Ignoring Class Size Amendment unwise

Scarlett Callahan, Staff Writer

It has come to my attention that among the many changes that will take place next year due to budget cuts could be the abandonment of the meeting Florida’s Class Size Amendment in Brevard. Many of the major changes — such as the elimination of corridor busing and the $30 application fee — are directed only toward choice schools. But budget cuts also will devastate schools throughout the district, allowing teachers only one planning period, closing three schools and establishing pay-to-play sports.

The dozens of cuts alone were not enough to fill the $30 million hole in its budget, so the district is considering saving money by ignoring Florida’s Class Size Amendment, passed by voters in 2002. The policy applies to all Florida schools and limits the number of students in high-school core classes to 25. Compliance with this law costs the district roughly $5 million per year, so some have suggested the district can ignore the amendment and, as a result, pay a $100,000 fine. That’s a net savings of approximately $4.9 million. Ignoring the policy also means that Brevard County would no longer be considered a “high-performing” district and would be forced to start school two week later, pushing mid-term exams into January.

While the financial benefit of ignoring the Class Size Amendment might outweigh the risk, the fact of the matter is that if the school board chooses to ignore the amendment, it will be breaking the law. If the school board is justifying disobeying the law to alter a budget, its sending the message to students that it is acceptable to break the law too in certain circumstances.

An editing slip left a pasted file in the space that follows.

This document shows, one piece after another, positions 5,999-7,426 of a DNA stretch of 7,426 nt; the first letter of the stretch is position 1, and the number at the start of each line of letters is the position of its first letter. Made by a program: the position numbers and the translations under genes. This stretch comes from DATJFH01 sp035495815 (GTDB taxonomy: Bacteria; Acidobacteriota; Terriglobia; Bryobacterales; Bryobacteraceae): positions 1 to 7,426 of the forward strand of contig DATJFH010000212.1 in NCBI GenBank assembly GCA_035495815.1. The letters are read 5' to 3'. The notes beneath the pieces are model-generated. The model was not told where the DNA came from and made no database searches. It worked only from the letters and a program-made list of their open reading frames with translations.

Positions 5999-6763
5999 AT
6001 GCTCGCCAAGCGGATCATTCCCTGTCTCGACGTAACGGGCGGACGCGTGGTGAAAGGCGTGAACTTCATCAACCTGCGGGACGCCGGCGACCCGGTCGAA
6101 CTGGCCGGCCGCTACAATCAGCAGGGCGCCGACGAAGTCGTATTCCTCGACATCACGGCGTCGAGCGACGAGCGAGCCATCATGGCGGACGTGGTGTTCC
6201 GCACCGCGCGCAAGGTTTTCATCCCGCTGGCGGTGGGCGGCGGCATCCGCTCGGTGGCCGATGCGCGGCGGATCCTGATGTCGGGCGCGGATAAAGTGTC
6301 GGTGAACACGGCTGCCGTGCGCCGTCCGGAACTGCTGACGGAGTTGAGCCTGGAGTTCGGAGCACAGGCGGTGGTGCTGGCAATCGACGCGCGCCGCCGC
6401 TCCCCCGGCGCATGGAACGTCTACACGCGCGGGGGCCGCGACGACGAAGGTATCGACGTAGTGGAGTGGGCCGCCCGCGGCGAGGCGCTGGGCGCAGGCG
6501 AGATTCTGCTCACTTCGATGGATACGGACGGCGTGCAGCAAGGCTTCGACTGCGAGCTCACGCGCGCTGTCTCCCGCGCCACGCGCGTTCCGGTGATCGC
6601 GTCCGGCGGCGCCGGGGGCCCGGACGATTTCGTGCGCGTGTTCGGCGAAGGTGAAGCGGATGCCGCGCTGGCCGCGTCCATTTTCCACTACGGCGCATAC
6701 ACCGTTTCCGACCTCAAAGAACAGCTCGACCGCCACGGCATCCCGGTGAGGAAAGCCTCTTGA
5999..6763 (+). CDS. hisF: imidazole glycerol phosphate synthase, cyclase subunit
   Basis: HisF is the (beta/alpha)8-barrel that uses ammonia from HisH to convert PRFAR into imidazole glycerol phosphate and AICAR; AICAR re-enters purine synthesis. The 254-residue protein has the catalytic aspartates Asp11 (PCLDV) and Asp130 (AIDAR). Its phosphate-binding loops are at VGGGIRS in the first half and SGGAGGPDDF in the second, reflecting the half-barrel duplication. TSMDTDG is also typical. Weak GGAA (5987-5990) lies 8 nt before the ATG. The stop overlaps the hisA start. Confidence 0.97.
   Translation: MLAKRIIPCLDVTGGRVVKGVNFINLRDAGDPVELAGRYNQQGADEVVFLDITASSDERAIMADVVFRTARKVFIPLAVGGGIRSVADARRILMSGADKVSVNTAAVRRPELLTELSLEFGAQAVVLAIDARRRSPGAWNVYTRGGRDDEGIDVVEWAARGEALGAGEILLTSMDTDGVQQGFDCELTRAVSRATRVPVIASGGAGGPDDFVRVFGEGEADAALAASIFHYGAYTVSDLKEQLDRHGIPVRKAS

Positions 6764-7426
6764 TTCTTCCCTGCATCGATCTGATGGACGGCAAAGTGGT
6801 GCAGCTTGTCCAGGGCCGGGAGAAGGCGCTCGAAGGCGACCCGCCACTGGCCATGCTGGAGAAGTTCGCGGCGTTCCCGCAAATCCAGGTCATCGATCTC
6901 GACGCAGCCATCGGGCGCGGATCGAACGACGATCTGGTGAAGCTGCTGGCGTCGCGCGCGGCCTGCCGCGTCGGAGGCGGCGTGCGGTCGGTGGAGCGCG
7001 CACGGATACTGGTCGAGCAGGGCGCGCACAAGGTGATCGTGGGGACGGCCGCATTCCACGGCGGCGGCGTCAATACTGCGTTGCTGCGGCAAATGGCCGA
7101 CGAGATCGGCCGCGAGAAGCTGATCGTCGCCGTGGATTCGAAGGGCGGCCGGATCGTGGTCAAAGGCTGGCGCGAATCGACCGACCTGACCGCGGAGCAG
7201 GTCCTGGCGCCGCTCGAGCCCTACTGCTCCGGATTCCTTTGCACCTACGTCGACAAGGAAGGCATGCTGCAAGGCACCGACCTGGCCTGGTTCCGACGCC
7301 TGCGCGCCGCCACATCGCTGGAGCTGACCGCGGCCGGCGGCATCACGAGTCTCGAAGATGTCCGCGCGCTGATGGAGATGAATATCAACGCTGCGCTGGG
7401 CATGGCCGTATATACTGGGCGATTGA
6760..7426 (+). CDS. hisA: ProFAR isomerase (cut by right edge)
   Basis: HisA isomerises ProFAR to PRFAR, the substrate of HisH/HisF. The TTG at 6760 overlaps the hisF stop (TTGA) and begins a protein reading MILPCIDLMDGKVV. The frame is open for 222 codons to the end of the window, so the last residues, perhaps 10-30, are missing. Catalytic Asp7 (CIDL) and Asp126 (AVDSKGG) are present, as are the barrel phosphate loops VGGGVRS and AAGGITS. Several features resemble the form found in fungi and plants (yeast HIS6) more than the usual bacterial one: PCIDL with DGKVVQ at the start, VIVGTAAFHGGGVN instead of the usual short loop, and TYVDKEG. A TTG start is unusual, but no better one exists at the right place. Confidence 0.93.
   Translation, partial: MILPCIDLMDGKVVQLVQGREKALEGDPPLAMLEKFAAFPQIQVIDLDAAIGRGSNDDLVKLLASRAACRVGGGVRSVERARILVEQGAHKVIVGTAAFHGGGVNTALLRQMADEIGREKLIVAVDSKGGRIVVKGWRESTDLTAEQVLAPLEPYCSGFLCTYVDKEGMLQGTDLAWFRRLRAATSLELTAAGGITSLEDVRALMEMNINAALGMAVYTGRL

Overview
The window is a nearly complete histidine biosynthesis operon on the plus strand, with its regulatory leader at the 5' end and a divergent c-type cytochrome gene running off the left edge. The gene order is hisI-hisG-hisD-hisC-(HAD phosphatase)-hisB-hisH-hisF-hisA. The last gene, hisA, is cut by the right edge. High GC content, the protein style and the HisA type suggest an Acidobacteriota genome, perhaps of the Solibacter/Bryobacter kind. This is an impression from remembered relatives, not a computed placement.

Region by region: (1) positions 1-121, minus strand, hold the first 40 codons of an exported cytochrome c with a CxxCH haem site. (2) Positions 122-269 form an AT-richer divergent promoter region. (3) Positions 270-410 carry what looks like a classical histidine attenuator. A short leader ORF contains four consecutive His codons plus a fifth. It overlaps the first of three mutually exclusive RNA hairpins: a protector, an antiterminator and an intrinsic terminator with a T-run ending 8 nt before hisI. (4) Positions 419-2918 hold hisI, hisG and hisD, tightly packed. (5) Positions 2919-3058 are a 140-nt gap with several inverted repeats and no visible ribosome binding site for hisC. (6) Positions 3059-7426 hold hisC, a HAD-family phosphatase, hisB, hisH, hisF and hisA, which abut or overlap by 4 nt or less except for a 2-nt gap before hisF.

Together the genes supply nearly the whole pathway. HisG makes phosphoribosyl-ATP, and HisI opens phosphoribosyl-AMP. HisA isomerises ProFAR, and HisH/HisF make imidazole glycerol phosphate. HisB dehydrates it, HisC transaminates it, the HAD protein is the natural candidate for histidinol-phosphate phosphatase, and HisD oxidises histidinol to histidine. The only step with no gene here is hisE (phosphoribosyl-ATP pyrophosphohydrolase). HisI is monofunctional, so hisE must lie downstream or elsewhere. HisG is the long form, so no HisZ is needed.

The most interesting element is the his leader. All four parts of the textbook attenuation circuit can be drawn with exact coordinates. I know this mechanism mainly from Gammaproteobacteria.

In its defense, the school board presented half-cent sales tax referendum to voters last November that would have avoided all of the cuts being made for the 2013-2014 school year. However, critics say it did not communicate the importance of this tax enough to the public, and voters rejected the proposal.

The majority of the budget cuts that will alter the entire Brevard County school system would have been avoidable were it not for poor communication, which continues with errors on the district such as listing the application fee for choice programs at $20 when in actuality the fee is $30. The school board supposedly works for the students and teachers in Brevard, but it doesn’t always seem that way.